Year : 2011 | Volume
: 16 | Issue : 4 | Page : 126--128
Neonatal posterior sagittal anorectoplasty for a subset of males with high anorectal malformations
Nilesh G Nagdeve, Pravin D Bhingare, Harish R Naik
Department of Surgery, Government Medical College, Nagpur, Maharashtra, India
Nilesh G Nagdeve
Plot No. 15-16, Bandhu Nagar, Zingabai Takli, Nagpur-44003, Maharashtra
Aim: To assess the results of primary posterior sagittal anorectoplasty (PSARP) in male neonates with high anorectal malformations (ARM) who on invertogram showed well descended rectum. Materials and Methods: Twelve full-term male neonates with high ARM over a period of one and half years were selected for primary PSARP based on the findings of invertogram. Primary PSARP was performed in all neonates with lower limit of rectal gas bubble at or below the ossified fifth sacral vertebra. The patients were followed-up for a period between three to four and half years. The clinical evaluation of fecal continence was performed using Pena«SQ»s criteria for assessment of continence. Results: All neonates underwent PSARP on second to fourth postnatal day. The fistula with urinary tract was found in 11 patients (seven had fistula to bulbar urethra and four to prostatic urethra). Rectal tapering was not required in any neonate. No patient had urinary problems after removal of catheter. Most of the neonates were discharged by ninth day. Postoperatively, two patients had superficial wound infection of anoplasty without any disruption or bowel retraction. Two patients had severe perianal excoriation. No patient had anorectal stenosis. Nine of twelve patients on follow-up had good voluntary bowel movements. Of the three patients who had grade I soiling two had recto-prostatic urethral fistula. No patient had constipation. All patients had good urinary stream. Conclusions: Repair of high ARM in male neonates with a well descended rectum is feasible without significant morbidity and good continence.
|How to cite this article:|
Nagdeve NG, Bhingare PD, Naik HR. Neonatal posterior sagittal anorectoplasty for a subset of males with high anorectal malformations.J Indian Assoc Pediatr Surg 2011;16:126-128
|How to cite this URL:|
Nagdeve NG, Bhingare PD, Naik HR. Neonatal posterior sagittal anorectoplasty for a subset of males with high anorectal malformations. J Indian Assoc Pediatr Surg [serial online] 2011 [cited 2020 Aug 9 ];16:126-128
Available from: http://www.jiaps.com/text.asp?2011/16/4/126/86863
The traditional approach for the surgical correction of high anorectal malformation (ARM) in a newborn male entails a high sigmoid colostomy, posterior sagittal anorectoplasty (PSARP) as described by Pena, , and colostomy closure. However, colostomy itself is a source of morbidity in these patients. There are reports in the literature, which aim at single stage repair of anorectal malformation in both sexes to avoid the morbidity associated with colostomy. ,,, Also, such repair at birth has been related to early "training" of the perineal musculature and subsequent improved long-term fecal continence. 
With this background, we designed this prospective study to assess the results of primary PSARP in a subset of male neonates with high ARM who on invertogram showed well descended rectum.
Materials and Methods
From May 2006 to October 2007, a total 41 male patients with ARM were admitted to the pediatric surgery unit at Government Medical College Nagpur. Of these, 12 full-term male neonates with high ARM having lower limit of rectal gas shadow at or below the ossified fifth sacral vertebra on invertogram were selected for primary PSARP (intermediate ARM as per Wingspread classification). Neonates with low ARM, sacral defects and pouch colon were excluded. PSARP was performed in all neonates as described by De vries and Pena.  Care was taken to suck out the meconium as soon as the rectal pouch was opened. After closing the perineum and anoplasty the rectum was irrigated to remove meconium. Postoperatively regular wound cleaning was done with regular squirting of diluted povidone-iodine solution and application of antibiotic ointment. The urethral catheter was removed on 6 th postoperative day. Dilatation of "neo-anus" was started two weeks postoperatively using a standard protocol. Follow-up was available in all patients for a period between three to four and half years. The clinical evaluation of fecal continence, by means of a personal interview of the parents, was performed postoperatively after three years of age using Pena's criteria for assessment of continence.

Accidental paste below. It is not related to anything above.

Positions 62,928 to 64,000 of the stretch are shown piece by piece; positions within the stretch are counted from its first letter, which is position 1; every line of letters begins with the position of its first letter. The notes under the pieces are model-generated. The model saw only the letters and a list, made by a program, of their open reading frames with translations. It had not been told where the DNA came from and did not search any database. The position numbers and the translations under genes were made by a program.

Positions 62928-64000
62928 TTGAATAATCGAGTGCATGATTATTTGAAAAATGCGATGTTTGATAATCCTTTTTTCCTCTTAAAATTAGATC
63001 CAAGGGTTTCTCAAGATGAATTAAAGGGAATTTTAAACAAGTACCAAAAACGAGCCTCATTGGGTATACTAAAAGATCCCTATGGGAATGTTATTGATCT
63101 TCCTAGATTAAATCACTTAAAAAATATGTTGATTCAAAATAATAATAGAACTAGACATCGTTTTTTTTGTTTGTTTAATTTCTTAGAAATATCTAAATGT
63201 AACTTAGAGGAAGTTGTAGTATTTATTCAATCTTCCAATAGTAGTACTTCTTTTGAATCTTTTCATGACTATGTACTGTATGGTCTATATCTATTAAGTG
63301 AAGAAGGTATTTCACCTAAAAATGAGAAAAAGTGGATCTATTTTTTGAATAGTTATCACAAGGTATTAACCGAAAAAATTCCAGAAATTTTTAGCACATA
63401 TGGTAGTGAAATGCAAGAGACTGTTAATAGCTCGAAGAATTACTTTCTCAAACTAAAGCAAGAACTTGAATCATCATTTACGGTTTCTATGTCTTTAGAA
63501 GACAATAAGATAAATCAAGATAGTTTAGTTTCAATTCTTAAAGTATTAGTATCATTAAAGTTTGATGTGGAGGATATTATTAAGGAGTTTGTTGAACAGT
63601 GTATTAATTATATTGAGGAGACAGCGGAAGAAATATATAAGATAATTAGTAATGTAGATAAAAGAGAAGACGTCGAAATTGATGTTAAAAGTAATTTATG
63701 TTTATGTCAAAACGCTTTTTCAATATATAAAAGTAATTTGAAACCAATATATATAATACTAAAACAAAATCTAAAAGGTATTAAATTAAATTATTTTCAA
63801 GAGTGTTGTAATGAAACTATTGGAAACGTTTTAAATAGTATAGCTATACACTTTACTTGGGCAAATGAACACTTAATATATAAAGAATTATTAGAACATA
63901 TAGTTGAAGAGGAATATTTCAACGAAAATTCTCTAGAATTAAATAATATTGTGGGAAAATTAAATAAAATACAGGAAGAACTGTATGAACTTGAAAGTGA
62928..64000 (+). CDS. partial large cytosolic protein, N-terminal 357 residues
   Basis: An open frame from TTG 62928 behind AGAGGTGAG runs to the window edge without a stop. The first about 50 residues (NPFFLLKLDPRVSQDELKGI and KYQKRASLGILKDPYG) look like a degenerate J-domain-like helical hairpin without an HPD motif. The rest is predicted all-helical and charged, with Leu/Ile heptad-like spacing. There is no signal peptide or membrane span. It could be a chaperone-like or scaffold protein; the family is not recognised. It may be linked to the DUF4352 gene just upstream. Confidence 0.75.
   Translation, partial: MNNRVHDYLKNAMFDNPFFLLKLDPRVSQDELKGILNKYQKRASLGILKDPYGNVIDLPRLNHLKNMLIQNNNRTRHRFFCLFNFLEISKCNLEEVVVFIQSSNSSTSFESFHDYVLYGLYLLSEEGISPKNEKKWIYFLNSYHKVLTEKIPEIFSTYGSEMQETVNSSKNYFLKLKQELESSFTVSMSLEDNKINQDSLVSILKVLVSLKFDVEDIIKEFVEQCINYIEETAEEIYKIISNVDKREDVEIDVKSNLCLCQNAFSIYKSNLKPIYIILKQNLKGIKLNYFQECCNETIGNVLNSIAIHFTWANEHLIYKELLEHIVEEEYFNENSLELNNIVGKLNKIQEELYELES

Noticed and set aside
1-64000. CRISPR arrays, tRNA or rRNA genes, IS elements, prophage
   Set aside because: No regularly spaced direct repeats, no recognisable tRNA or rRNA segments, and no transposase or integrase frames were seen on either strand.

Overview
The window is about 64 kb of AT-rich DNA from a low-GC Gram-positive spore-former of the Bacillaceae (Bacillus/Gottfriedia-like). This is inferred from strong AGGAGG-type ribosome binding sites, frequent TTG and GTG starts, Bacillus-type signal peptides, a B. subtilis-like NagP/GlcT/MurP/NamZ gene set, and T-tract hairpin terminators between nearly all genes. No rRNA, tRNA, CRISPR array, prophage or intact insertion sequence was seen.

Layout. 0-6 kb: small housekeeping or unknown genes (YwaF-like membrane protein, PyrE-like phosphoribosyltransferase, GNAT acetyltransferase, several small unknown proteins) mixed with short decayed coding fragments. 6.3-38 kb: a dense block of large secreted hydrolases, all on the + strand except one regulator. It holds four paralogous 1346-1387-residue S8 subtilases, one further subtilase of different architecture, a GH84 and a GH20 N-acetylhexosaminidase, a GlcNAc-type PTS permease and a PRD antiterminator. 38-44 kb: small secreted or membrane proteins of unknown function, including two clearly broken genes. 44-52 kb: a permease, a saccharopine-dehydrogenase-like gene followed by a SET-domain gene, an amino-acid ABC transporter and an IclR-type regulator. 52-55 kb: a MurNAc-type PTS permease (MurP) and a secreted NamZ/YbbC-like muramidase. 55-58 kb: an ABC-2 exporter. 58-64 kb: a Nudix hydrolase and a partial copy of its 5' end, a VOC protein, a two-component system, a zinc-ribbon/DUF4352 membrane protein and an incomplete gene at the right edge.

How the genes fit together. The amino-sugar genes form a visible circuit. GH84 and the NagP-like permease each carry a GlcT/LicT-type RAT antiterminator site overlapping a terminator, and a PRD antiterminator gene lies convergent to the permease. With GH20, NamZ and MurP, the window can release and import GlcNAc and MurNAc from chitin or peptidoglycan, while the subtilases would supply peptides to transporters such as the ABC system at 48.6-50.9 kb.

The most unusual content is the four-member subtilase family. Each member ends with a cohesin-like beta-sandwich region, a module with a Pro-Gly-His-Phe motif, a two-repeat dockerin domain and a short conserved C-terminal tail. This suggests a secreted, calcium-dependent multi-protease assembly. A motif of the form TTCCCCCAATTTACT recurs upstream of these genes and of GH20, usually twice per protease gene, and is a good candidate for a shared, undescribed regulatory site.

All neonates underwent PSARP on second to fourth postnatal day. Abdominal exploration was not required in any patient. The fistula with urinary tract was found in 11 patients. Seven patients had fistula to bulbar urethra and four had to prostatic urethra. Meconium soiling of wound was not troublesome in any patient. Rectal tapering was not required in any neonate. Dissection in all patients was easy and there were no intraoperative complications. All neonates except one were allowed feeds after 48 hours. They started passing meconium just after surgery and required strict regular local cleansing. No patient had urinary problems after removal of catheter. Most of the neonates were discharged by ninth day. One neonate operated on second day developed septicemia in postoperative period and he was discharged on twentieth day. This patient, on follow-up, was found to have bilateral vesico-ureteric reflux.
Postoperatively, two patients (16.7%) had superficial wound infection of anoplasty site. It was managed conservatively. No patient had disruption of anoplasty or bowel retraction. Two patients (16.7%) had severe perianal excoriation. All parents strictly followed anal dilatation program as informed and no patients had anorectal stenosis. Nine of twelve patients (75%) on follow-up had good voluntary bowel movements. Of the three patients who had grade I soiling, two had recto-prostatic urethral fistula. No patients have constipation. All patients have good urinary stream.